Social Control and the American Reformatory-Prison Movement
The opening, in 1876, of the Elmira Reformatory marked the birth of the American adult reformatory movement and the introduction of a new approach to crime and the treatment of criminals. Hailed as a reform panacea and the humane solution to America's ongoing crisis of crime and social disorder, Elmira sparked an ideological revolution. Repression and punishment were supposedly out. Academic and vocational education, military drill, indeterminate sentencing and parole"benevolent reform"were now considered instrumental to instilling in prisoners a respect for God, law, and capitalism.
Not so, says Al Pisciotta, in this highly original, startling, and revealing work. Drawing upon previously unexamined sources from over a half-dozen states and a decade of research, Pisciotta explodes the myth that Elmira and other institutions of "the new penology" represented a significant advance in the treatment of criminals and youthful offenders.
The much-touted programs failed to achieve their goals; instead, prisoners, under Superintendent Zebulon Brockway, considered the Father of American Corrections, were whipped with rubber hoses and two-foot leather straps, restricted to bread and water in dark dungeons during months of solitary confinement, and brutally subjected to a wide range of other draconian psychological and physical abuses intended to pound them into submission. Escapes, riots, violence, drugs, suicide, arson, and rape were the order of the day in these prisons, hardly conducive to the transformation of "dangerous criminal classes into Christian gentleman," as was claimed. Reflecting the racism and sexism in the social order in general, the new penology also legitimized the repression of the lower classes.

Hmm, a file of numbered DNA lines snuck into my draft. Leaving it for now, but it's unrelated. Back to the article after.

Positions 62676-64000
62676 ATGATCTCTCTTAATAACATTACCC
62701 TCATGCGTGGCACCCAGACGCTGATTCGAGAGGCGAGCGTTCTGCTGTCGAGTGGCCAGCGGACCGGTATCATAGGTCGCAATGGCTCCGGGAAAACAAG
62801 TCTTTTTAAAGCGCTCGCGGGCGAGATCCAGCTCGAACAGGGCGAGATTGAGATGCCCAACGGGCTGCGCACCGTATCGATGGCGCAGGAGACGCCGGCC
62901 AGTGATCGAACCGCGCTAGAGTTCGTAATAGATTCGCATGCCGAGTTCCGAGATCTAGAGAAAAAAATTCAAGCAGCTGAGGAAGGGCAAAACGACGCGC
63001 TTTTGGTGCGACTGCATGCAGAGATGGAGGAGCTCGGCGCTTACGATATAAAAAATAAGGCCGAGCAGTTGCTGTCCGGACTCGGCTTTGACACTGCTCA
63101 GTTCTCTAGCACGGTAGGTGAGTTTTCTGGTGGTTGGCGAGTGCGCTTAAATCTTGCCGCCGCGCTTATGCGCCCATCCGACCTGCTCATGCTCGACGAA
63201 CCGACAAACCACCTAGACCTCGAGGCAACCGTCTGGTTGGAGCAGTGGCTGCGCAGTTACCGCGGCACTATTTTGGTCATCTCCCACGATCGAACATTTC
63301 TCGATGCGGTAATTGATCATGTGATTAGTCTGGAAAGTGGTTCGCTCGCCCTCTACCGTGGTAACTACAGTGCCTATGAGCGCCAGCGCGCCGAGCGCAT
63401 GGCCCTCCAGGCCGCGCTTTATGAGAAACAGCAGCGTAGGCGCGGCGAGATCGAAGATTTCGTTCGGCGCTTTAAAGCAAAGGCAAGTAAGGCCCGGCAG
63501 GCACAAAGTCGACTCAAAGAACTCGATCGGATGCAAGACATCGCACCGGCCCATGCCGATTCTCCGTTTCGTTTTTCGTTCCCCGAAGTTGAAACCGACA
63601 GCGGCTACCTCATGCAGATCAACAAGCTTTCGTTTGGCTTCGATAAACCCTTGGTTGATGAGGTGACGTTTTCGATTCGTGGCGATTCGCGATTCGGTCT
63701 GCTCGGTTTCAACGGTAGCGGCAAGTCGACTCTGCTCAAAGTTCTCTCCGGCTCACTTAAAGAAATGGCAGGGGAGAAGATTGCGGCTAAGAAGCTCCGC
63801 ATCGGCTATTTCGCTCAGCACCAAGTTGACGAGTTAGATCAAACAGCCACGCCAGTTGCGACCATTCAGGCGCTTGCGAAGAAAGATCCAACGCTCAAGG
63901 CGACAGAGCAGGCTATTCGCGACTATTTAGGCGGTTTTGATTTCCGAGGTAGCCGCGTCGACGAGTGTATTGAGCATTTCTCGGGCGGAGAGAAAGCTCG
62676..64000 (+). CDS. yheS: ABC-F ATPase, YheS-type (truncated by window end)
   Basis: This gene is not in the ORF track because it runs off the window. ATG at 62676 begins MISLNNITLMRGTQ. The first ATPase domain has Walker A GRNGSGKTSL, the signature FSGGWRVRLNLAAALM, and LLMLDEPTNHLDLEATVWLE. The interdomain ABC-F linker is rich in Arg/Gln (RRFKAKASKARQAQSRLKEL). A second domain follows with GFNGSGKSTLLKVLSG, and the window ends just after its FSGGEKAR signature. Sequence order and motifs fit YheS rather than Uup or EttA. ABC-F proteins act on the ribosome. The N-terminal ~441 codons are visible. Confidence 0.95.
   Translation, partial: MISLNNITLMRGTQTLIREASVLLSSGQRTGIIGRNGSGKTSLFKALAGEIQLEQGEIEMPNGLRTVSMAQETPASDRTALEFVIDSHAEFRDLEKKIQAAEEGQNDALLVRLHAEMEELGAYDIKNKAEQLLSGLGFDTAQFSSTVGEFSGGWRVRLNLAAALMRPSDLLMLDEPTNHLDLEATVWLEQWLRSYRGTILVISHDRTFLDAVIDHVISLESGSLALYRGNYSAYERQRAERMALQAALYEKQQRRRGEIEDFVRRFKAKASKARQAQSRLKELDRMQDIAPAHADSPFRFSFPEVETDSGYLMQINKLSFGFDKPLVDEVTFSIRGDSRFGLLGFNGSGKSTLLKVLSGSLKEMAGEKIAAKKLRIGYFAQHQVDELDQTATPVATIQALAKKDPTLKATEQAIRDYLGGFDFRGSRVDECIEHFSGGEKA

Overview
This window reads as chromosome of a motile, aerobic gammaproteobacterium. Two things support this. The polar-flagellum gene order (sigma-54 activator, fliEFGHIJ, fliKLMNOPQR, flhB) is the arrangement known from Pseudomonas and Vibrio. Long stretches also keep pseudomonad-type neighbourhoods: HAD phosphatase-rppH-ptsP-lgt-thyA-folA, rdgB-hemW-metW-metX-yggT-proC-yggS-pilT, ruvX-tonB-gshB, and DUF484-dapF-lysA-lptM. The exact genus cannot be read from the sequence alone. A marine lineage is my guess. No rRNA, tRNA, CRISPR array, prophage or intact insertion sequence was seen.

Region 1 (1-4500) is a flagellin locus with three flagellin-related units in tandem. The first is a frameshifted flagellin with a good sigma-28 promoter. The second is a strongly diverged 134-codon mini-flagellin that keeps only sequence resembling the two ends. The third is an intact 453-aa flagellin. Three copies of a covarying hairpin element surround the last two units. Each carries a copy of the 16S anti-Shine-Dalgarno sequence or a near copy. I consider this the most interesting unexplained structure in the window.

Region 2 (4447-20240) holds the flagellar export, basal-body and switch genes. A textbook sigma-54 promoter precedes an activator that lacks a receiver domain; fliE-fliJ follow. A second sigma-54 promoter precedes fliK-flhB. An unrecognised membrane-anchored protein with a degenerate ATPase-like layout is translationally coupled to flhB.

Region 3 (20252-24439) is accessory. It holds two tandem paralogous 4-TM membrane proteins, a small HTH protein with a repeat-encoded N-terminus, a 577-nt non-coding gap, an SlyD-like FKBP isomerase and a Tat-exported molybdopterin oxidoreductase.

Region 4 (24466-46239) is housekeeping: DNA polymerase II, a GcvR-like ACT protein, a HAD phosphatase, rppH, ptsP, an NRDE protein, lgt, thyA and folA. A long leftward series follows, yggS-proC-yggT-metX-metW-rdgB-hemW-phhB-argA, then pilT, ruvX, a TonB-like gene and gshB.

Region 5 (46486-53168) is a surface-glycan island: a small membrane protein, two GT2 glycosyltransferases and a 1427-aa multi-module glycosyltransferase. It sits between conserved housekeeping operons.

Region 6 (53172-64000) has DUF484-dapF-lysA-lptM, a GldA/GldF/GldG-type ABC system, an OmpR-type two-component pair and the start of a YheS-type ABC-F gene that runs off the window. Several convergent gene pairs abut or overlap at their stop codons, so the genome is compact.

Highlighting the disparity between promise and practice in America's prisons, Pisciotta draws on seven inmate case histories to illustrate convincingly that the "March of Progress" was nothing more than a reversion to the ways of old. In short, the adult reformatory movement promised benevolent reform but delivered benevolent repressiona pattern that continues to this day.
A vital contribution to the history of crime, corrections, and criminal justice, this book will also have a major impact on our thinking about contemporary corrections and issues surrounding crime, punishment, and social control.
African American Girls and Inner-City Violence
Between Good and Ghetto reflects the social world of inner city African American girls and how they manage threats of personal violence. Drawing on personal encounters, traditions of urban ethnography, Black feminist thought, gender studies, and feminist criminology, Nikki Jones provides a richly descriptive and compassionate account, revealing multiple strategies used to navigate interpersonal and gender-specific violence and how gendered dilemmas of their adolescence are reconciled.
The French Overseas Penal Colonies, 1854-1952